OKLAHOMA CITY, Nov. 29 (UPI) -- A federal judge has issued a preliminary injunction to keep a voter-approved restriction against Shariah law out of the Oklahoma Constitution for now.
A U.S. district judge ruled in favor of an Oklahoma City Muslim who says the constitutional amendment would violate his religious freedom, The Oklahoman reported Monday.
The amendment, approved Nov. 2 by voters, forbids state courts from using or considering international law or Islamic Shariah law in making rulings.
Judge Vicki Miles-LaGrange issued the injunction sought by Muneer Awad, 27, executive director of the Council on American-Islamic Relations in Oklahoma who challenged the amendment on the grounds it allegedly demonizes his faith.
Miles-LaGrange wrote Awad "has made a strong showing that State Question 755's amendment's primary effect inhibits religion and that the amendment fosters an excessive government entanglement with religion."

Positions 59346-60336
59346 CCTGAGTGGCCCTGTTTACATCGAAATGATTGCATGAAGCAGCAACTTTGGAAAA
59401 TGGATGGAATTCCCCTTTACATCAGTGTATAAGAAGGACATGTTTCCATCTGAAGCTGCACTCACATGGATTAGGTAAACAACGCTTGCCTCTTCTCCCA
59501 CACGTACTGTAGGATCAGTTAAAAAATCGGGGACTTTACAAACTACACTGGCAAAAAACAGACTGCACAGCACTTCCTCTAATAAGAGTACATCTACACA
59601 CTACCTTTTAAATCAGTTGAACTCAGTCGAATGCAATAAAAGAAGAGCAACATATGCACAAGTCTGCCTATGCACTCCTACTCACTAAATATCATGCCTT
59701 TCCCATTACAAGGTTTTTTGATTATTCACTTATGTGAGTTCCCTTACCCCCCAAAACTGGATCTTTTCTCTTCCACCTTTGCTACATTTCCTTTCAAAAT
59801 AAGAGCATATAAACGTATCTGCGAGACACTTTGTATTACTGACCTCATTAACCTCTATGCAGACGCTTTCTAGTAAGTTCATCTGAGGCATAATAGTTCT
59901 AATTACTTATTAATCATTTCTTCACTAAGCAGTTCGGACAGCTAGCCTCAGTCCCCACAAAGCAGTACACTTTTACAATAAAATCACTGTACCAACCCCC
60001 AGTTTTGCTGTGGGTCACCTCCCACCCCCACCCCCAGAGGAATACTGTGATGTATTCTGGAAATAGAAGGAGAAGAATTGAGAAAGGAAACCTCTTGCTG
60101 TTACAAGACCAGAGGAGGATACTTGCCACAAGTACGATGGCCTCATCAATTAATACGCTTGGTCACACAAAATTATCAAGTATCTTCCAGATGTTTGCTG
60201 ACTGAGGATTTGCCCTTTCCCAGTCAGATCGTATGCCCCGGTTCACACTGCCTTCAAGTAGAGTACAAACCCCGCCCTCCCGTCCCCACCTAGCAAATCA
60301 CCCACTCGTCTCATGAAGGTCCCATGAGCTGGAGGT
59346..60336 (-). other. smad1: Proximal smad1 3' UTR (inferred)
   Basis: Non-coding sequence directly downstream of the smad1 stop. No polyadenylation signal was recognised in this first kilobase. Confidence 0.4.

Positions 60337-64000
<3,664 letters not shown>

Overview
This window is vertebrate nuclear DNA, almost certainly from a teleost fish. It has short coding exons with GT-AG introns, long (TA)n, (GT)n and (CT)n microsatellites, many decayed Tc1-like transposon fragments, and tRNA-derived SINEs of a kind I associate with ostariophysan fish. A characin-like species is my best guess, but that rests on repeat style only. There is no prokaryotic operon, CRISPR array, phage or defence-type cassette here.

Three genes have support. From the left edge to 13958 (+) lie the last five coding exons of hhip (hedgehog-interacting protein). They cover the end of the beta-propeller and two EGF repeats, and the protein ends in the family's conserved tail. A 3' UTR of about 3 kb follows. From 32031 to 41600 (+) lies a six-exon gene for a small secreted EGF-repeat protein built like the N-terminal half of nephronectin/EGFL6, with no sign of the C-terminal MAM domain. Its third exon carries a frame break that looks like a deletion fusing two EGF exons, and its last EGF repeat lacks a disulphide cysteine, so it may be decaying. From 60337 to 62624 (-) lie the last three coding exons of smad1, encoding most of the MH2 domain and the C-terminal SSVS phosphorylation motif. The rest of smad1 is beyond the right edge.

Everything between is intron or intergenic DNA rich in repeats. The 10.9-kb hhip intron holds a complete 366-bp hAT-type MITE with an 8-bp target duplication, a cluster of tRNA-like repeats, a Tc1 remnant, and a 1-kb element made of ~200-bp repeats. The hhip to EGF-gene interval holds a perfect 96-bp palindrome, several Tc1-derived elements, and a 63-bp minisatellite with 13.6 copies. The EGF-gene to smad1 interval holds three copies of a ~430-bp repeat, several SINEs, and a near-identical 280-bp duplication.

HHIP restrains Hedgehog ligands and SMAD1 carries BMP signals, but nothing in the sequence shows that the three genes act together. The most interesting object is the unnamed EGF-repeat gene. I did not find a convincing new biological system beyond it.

"This order addresses issues that go to the very foundation of our country, our (U.S.) Constitution, and particularly, the Bill of Rights," she said. "Throughout the course of our country's history, the will of the 'majority' has on occasion conflicted with the constitutional rights of individuals, an occurrence which our founders foresaw and provided for through the Bill of Rights."
Tulsa TV station KOTV reported the judge's order, which extended a restraining order issued Nov. 22, prevents the state from certifying the referendum results until she rules on the merits of the plaintiff's claims.
Miles-LaGrange provided no timetable for her final ruling or how the case will proceed, KOTV said.